WEST LAFAYETTE, Ind. — Trenton Lindenman, chief operating officer at GRYFN, leads an agbioscience startup company based in Indiana.
This year has been full of ups and downs, but the company has persevered. He shared his story with AgriNews.
Tell us about GRYFN.
“GRYFN uses a multi-sensor UAV platform to collect research-quality data from crops in the field to drive analysis and insights.”
When was GRYFN created?
What challenges does GRYFN solve?
“GRYFN aims to bring high throughput phenotyping to the field.”
How can GRYFN be utilized on farms or in business/research projects?
“The GRYFN platform can be used in several different applications, but currently we are focusing on plant-breeding applications.
“Plant breeding can take five to seven years to get a product to market. If you can identify the underperforming lines and the elite lines earlier in the breeding pipeline, it enables you to do two things.
“First, you can test more lines early and cut harder, thus improving your chances of identifying truly elite genetics. Second, you can move quickly with lines that indicate a high probability of being elite.
“This enables breeders to focus their limited resources on the lines with the highest likelihood of creating a commercially viable product and getting to market quicker. This translates into an increased rate of genetic gain, which offers value to both breeder and grower.”
What role has Purdue played with your startup?
“GRYFN was founded by eight Purdue professors with backgrounds in aeronautic technology, biology, plant sciences, agricultural and biological engineering, civil engineering, and electrical and computer engineering.
“GRYFN partnered with Purdue and received a $2.25 million sub-award grant from the Advanced Research Projects Agency-Energy. GRYFN is using technology developed at Purdue and licensed through the Purdue Research Foundation Office of Technology Commercialization.”
What’s something valuable you’ve learned during the startup process?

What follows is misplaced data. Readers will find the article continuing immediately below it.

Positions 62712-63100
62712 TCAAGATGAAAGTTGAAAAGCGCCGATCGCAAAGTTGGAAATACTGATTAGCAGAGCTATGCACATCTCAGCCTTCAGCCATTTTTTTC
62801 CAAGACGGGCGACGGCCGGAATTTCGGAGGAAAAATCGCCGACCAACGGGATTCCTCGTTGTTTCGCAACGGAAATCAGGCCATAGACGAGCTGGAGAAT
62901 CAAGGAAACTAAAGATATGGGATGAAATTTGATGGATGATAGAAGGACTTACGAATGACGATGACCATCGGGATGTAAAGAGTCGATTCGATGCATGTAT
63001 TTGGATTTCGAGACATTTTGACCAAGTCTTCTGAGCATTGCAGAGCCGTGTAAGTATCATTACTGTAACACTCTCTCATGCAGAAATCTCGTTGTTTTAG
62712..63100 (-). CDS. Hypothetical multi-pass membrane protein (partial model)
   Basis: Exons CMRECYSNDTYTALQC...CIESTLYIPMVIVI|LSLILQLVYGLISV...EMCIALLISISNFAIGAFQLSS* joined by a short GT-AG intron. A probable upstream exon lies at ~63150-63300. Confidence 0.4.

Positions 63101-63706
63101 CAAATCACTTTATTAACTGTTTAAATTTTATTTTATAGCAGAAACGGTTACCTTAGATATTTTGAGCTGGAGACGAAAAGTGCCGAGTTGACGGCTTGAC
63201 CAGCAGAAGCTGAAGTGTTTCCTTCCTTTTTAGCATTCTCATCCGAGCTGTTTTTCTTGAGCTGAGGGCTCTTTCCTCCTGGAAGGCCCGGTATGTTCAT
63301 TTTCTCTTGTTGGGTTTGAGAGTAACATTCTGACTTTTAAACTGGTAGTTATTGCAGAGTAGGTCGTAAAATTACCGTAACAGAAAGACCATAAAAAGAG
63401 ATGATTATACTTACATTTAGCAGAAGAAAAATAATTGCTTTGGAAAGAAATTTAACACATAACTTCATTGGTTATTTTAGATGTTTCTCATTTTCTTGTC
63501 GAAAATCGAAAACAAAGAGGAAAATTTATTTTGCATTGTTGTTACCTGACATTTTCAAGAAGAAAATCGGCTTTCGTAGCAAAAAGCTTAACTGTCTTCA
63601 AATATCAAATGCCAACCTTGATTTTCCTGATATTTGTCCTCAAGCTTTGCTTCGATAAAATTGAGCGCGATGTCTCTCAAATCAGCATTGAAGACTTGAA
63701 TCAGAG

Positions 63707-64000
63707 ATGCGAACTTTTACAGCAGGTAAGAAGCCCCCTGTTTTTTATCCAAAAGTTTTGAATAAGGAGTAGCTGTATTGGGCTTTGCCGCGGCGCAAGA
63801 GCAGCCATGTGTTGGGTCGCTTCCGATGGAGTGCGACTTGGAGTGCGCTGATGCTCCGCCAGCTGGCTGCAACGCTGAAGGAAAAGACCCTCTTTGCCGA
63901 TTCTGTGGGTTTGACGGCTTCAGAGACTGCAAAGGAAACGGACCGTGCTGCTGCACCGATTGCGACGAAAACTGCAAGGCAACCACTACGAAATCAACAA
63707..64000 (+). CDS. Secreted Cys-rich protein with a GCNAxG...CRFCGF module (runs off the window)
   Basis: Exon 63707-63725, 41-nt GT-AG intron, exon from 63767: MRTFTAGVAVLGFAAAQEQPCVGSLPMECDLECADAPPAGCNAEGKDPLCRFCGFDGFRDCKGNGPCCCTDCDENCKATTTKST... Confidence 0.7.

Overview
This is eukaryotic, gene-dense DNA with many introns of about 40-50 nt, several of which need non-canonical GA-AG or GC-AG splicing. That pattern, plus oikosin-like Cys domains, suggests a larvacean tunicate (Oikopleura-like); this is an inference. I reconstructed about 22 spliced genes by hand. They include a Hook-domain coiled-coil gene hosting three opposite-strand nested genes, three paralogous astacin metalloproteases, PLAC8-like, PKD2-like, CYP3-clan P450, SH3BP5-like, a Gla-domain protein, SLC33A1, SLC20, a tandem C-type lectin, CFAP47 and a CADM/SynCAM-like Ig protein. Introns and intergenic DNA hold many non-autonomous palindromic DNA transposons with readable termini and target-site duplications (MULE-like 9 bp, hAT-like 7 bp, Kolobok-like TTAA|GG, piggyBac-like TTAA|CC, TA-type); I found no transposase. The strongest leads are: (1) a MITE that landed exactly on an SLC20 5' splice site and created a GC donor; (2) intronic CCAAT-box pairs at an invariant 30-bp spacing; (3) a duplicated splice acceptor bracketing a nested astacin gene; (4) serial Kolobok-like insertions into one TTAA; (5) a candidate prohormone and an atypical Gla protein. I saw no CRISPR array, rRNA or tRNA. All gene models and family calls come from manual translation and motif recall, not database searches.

“There are ups and downs, like any work, but when working for an early stage startup things are amplified. The highs are higher and the lows are lower.”
What’s something you’ve learned during COVID?
“Make sure you have a plan B, C, D and E. Adjust as needed, mitigate risks and work through ambiguity.”
Has COVID affected your startup this year? If so, how?
“Yes, the pandemic forced us to change the way we train and onboard new clients, and we moved to a larger, more traditional office space at the Purdue Research Park to accommodate growth and a safer workplace.”
What do you envision for the future of GRYFN?
“This year was about operational excellence, driving evidence to support our capabilities and collaborator feedback. Now we turn to telling our story, to sales and customer support for the coming season.
“The technology that GRYFN’s platform utilizes has applications outside of plants sciences. As we grow, that allows us that latitude to be able to explore those other adjacent markets.”
What might you imagine the future of ag technology in general to look like?
“Actionable information is going to continue to grow in importance in the agriculture industry. Technologies that can accurately collect data and turn that data into actionable insights/decisions will be adopted in the agriculture industry.”
Has Indiana been an enjoyable place to have an agbioscience startup?
“Yes, Indiana has strong support for startups in the agriculture space. There is a great network of collaborators to work with and a pipeline of talent to tap into.”
What can farmers/ag companies interested in GRYFN do to learn more?
"Visit our website www.gryfn.io or email us at firstname.lastname@example.org."